Interesting thought experiment, starting from Sun Microsystems’ former CEO Scott McNealy who said twenty years ago, “You have zero privacy anyway. Get over it.” The author, Jonathan Zittrain, then presents two “very different extrapolations [that] might allow us to glimpse some of the consequences of our privacy choices (or lack thereof) that are taking shape even today.” A Pseudoworld which will happen if the legal frameworks for protecting privacy aren’t updated, and a Transcriptworld where “the law[s] were tightened up with more accountability for bad actors in an attempt to make us feel more comfortable sharing.” Looking at the two makes it clear why we need some kind of midpoint, and need to take action.
Pseudoworld has a lot of clear drawbacks. It requires personal vigilance to avoid identification, with lingering problems if one’s mask should slip. It portends daily social interactions that tilt more toward the configuration of a confessional booth—or a 4chan message board—than an exchange of pleasantries with a store clerk bearing a name tag, or an earnest discussion thread on Facebook with each participant’s home town, relatives, educational history, and favorite book voluntarily one click away. […]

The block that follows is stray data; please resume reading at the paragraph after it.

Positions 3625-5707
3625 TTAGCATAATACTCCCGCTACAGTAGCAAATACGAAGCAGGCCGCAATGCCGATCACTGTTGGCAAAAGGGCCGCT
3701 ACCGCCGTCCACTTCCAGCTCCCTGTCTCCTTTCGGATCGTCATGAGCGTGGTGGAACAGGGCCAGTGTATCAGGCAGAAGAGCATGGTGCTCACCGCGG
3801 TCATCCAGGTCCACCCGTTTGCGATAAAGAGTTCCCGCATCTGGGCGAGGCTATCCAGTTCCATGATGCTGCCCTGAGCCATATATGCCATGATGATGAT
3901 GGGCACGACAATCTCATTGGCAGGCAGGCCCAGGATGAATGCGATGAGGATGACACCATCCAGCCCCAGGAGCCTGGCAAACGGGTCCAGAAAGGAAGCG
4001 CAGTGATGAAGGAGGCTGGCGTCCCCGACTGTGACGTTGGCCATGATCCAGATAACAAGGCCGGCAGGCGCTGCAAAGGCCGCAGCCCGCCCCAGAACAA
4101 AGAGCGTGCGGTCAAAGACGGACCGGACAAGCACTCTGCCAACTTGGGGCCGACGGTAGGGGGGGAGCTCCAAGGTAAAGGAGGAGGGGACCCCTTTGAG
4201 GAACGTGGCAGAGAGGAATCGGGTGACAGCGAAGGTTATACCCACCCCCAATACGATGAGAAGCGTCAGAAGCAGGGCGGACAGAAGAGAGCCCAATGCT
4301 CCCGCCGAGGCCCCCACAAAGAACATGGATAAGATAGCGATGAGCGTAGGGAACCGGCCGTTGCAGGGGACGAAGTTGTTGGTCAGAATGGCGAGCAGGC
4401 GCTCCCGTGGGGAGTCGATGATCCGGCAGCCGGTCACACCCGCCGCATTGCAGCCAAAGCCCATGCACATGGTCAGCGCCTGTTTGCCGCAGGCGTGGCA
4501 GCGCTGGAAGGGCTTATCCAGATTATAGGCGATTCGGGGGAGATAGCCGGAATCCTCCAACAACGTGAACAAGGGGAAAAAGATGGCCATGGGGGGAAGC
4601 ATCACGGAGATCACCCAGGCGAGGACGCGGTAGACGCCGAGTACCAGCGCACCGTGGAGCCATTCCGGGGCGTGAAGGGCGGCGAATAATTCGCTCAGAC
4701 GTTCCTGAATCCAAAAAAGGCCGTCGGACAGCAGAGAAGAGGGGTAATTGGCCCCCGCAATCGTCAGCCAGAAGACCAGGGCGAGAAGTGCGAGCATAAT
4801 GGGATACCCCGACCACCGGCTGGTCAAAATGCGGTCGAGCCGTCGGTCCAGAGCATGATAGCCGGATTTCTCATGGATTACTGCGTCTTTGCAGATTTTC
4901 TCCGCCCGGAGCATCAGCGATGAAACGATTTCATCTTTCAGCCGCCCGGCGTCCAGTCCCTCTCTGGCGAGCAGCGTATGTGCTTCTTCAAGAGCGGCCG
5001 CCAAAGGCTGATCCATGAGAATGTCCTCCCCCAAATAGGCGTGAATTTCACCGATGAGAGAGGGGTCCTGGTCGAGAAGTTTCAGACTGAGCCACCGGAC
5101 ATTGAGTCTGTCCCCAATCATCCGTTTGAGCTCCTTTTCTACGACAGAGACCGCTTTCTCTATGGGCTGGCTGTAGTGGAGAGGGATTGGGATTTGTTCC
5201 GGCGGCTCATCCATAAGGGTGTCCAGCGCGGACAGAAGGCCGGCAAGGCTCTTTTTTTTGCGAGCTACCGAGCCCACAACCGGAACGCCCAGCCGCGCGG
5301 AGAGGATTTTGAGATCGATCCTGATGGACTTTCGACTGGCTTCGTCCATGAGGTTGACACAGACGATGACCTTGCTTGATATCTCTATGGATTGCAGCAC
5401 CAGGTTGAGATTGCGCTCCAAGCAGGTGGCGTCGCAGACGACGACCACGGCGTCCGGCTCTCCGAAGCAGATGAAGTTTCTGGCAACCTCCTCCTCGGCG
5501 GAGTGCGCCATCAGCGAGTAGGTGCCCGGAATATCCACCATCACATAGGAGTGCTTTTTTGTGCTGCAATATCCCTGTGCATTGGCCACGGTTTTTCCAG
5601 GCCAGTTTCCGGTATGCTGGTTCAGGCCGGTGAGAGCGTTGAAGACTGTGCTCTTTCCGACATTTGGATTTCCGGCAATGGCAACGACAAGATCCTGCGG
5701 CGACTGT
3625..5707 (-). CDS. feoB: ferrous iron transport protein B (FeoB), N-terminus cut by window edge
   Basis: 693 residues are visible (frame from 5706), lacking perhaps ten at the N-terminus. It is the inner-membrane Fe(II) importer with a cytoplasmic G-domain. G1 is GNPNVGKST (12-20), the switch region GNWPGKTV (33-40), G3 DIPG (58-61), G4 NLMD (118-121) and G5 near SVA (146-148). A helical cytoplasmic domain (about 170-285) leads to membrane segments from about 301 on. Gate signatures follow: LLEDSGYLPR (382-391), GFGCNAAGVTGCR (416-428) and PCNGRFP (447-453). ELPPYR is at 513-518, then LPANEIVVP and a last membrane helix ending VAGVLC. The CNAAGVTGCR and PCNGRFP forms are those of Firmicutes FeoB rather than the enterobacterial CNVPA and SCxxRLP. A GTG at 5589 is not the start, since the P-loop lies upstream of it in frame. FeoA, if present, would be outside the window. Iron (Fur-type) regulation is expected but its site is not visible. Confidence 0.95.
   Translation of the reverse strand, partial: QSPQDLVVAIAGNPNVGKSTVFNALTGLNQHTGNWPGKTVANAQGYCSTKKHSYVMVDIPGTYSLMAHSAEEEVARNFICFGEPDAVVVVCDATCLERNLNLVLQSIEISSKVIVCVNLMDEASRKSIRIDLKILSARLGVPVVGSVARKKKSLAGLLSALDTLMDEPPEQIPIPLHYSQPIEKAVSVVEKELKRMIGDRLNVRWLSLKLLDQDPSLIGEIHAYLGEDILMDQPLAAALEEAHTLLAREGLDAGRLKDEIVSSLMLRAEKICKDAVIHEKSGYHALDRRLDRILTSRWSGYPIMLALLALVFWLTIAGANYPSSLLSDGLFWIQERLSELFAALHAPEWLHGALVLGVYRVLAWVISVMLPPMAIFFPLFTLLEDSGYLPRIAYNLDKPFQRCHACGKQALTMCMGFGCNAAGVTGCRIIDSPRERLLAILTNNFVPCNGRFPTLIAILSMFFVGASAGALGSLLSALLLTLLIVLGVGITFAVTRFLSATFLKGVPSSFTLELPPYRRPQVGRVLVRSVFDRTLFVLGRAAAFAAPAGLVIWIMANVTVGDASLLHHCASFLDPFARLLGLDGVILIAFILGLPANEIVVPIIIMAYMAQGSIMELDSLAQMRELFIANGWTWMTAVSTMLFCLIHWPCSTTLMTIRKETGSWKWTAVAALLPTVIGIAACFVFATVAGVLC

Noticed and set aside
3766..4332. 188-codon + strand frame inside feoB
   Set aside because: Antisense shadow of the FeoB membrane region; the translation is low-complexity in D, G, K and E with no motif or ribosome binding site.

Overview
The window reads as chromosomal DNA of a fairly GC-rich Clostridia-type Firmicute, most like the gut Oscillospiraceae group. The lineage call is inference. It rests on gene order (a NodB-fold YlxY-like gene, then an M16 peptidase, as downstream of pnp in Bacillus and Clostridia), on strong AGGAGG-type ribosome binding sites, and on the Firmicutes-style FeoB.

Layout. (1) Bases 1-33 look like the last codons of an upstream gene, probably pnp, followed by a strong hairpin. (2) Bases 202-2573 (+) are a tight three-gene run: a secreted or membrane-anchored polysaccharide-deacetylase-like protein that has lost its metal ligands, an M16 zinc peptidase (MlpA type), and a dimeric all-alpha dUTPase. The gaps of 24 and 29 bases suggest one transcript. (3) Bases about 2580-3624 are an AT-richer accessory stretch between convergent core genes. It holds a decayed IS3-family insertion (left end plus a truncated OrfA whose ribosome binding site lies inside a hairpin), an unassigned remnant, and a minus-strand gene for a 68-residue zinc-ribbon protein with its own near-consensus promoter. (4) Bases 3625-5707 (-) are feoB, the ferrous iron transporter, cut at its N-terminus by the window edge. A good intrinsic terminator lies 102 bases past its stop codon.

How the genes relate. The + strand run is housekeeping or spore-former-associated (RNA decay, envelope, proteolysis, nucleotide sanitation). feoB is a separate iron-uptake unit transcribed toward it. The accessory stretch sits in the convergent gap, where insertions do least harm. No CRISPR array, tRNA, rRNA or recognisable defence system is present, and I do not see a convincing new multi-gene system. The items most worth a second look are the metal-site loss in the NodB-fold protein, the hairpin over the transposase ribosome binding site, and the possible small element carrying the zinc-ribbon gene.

Transcriptworld is a lousy place even assuming, as we have so far, that government’s primary role there is to make sure that people don’t doxx and harass one another. And when government doesn’t embrace the rule of law, Transcriptworld provides the soil—fertilized by commercial data processing—in which to grow the authoritarian nightmares we’ve come to call Orwellian. […]
Privacy defenders have perhaps inadvertently encouraged the same sense of inevitability by speaking in generic apocalyptic terms. But this fight is not simply about keeping particular facts about people out of the public eye. Privacy now is as much about freedom, the freedom to maintain a boundary between ourselves and those who want to shape us.